If there are some items you were questioning how to organize, however, keep an open mind as you're shopping. You may come up with the perfect solution. Those organizers were designed for a particular purpose, and one may suit your needs.

Shop with your lists in hand so you know what you're looking for. You may want to consider stocking up on frequently-used items, as long as you have the space available. (You may also want to think about a storage system for extra supplies while you're at it.) Try not to go overboard, however. You may not go through items as quickly as you expect. Once you have your office set up and functioning, you can always go back to the store to pick up more supplies if needed.

 

Put It All Away

Bags and boxes can quickly take over a space. Before you clutter your office area with packaging, drop it all off outside the room. If possible, remove anything you already had in the room, as well. Only bring items into the room when you have a place in mind for them.

Start with any electronic items you have. Though you won't set them up quite yet, you'll want to make sure you have necessary outlets, internet connections, cable connections, and phone jacks nearby. Once you've determined where the electronics will go, set up any furniture you have. Assemble your desk and chair. Figure out where you'll put your file cabinet, bookcases, etc. Furniture will be the basis of the room, so make sure you place it where you want it. Sit at your desk and look around. Think about how you work, what you'll want within reach, and what can be across the room. It's a lot easier to move pieces when they're empty, so take the time now. You'll be happy you did!

While you're setting up your furniture, you may want to also take into consideration things like windows, bulletin boards, and doorways. Will they be distractions? Will they be useful work tools?

Once the furniture is in place, hook up your computer, printer, copier, telephone, etc.

Next, determine where you'll store extra supplies. That way as you're setting things up you'll know where to put half-empty packages and other miscellaneous extras. Set up any drawers, shelves, etc., that you plan on using for extra supplies.

Once the basics are in, it's time to start putting the individual supplies away. Set up file trays. Install hanging file folders. Put away pens and pencils, tape dispensers, staplers, staples and rubber bands, etc. Think about what you use and when. Make frequently-used items accessible. Think back to your work style. Are you placing items where they'll work for you?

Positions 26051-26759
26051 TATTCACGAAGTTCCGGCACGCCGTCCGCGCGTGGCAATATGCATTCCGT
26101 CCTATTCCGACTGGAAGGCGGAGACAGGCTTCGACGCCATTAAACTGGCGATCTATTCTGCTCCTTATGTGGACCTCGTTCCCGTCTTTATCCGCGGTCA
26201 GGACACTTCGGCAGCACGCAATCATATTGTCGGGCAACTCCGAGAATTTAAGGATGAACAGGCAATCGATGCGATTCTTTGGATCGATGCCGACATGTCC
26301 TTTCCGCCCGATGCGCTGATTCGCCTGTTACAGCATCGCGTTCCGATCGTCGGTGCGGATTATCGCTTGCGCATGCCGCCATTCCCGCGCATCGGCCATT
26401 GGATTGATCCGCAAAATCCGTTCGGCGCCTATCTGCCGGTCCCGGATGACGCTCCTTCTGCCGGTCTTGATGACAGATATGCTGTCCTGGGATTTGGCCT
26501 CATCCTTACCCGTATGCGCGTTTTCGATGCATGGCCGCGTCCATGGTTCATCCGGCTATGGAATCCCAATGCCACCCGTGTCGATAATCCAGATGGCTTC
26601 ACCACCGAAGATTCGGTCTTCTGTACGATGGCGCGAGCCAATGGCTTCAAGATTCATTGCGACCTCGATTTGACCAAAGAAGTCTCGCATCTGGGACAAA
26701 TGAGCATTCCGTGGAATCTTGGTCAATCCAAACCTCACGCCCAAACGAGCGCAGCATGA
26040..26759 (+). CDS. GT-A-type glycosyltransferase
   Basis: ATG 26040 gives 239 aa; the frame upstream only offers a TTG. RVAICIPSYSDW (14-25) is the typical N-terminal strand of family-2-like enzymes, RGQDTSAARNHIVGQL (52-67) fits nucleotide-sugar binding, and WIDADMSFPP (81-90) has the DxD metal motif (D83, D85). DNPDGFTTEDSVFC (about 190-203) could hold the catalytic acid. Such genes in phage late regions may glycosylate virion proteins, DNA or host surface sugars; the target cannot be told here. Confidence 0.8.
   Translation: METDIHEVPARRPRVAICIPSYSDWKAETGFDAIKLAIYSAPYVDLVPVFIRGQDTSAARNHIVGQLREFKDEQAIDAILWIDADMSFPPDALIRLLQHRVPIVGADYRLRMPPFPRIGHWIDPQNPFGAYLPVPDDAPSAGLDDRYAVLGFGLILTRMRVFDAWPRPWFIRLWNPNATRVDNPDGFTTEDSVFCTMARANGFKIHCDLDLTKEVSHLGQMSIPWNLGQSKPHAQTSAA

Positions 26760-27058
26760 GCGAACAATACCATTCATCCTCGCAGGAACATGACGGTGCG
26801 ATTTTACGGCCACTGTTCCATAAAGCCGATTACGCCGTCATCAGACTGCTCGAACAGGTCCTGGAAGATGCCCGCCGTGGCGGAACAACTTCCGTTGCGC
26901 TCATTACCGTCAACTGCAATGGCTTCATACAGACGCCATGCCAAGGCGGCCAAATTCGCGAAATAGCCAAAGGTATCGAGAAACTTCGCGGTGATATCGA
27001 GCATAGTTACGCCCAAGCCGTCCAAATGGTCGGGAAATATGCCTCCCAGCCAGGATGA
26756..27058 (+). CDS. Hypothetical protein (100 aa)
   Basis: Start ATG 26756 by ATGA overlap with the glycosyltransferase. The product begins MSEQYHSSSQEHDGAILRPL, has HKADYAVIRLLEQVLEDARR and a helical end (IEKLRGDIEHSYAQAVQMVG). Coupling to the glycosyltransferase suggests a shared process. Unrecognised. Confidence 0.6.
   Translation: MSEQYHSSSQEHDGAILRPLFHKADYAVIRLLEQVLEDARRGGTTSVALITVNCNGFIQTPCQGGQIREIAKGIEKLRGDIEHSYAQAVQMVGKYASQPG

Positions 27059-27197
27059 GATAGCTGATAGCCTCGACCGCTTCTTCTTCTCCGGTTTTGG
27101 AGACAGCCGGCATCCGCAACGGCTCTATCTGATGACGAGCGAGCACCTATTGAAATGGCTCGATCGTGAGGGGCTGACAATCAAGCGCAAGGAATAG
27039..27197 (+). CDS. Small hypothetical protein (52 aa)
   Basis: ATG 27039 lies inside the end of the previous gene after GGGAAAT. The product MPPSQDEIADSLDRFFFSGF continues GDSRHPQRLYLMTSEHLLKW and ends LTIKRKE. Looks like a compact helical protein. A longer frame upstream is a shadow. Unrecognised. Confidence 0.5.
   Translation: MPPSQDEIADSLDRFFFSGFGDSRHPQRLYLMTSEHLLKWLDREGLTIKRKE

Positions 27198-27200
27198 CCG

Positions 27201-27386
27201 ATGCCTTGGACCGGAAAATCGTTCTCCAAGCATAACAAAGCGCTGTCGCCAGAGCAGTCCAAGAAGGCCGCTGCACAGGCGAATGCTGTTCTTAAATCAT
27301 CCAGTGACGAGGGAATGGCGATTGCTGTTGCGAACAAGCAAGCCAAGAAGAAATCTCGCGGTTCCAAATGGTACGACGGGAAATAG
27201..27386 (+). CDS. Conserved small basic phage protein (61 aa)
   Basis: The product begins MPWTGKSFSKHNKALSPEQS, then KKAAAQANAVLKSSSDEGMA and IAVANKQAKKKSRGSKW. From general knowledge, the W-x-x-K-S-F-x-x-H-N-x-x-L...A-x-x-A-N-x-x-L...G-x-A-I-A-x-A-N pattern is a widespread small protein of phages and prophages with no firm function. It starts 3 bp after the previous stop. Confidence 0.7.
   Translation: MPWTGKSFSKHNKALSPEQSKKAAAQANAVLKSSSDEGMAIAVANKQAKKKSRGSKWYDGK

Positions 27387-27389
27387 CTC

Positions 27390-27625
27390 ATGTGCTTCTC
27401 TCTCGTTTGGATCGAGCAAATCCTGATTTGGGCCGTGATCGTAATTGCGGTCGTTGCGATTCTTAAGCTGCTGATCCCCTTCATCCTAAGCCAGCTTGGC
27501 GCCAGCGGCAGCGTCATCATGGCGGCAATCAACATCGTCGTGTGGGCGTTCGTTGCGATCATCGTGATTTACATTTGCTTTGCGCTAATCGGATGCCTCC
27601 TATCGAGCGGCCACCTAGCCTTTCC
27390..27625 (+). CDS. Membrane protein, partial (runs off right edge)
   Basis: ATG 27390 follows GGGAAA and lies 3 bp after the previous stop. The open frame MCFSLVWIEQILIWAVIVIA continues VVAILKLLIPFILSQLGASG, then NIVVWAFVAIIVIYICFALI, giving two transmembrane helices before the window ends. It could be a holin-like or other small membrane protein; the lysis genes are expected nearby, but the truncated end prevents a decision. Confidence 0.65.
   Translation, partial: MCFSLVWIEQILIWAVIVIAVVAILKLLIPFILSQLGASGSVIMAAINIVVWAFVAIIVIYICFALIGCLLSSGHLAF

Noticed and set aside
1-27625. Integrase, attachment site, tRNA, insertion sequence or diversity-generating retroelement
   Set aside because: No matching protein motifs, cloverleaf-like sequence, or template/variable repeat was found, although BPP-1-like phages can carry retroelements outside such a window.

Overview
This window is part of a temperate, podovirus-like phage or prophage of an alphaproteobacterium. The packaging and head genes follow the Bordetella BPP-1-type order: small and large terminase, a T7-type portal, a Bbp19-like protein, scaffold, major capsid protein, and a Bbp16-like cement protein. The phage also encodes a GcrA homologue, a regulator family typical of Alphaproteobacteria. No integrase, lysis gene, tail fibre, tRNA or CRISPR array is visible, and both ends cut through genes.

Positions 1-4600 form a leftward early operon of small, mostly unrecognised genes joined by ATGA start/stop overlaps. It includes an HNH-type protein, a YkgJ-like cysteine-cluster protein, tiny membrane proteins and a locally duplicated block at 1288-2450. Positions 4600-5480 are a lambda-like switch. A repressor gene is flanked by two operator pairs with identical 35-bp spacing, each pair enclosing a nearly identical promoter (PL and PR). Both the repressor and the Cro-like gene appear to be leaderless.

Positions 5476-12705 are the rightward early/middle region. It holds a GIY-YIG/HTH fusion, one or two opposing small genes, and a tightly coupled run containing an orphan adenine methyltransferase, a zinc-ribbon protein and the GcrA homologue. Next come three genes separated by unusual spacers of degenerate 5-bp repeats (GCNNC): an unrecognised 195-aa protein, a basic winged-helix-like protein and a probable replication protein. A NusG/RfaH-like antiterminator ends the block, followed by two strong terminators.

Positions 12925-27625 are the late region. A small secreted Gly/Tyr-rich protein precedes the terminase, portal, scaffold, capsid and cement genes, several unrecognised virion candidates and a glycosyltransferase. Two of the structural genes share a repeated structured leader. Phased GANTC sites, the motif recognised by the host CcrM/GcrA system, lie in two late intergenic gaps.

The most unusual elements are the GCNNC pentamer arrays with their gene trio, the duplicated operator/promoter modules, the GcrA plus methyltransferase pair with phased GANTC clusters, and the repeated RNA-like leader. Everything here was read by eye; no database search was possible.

Be careful not to put items across a room if you'll need them often. Likewise, don't take up prime real estate with items you'll use rarely. If you have corkboards or dry erase boards that you'll need throughout the day, be sure to mount them in an accessible location.

 

Organize What You Have

Unless you're starting from scratch, chances are you'll have existing files and paperwork that needs organization. Once the office area is set up, put these items away – before you start adding to the pile.

You may also have existing office supplies or equipment that needs a home. Put those items away as well. Don't be afraid to discard things you no longer need. Unused items will just take up space and distract you from what you need to focus on. Pack away any old paperwork that you need to keep but don't need readily available. Find a safe place to store it.

While you're putting these things away, you may come across conflicts or questions. Feel free to move things around and tweak your organizational system. Your office has to work for you, and if something isn't working, fix it! Sit in your chair and pretend you're working. Are things where you want them?

Once everything is in its place, sit back and enjoy your new work space!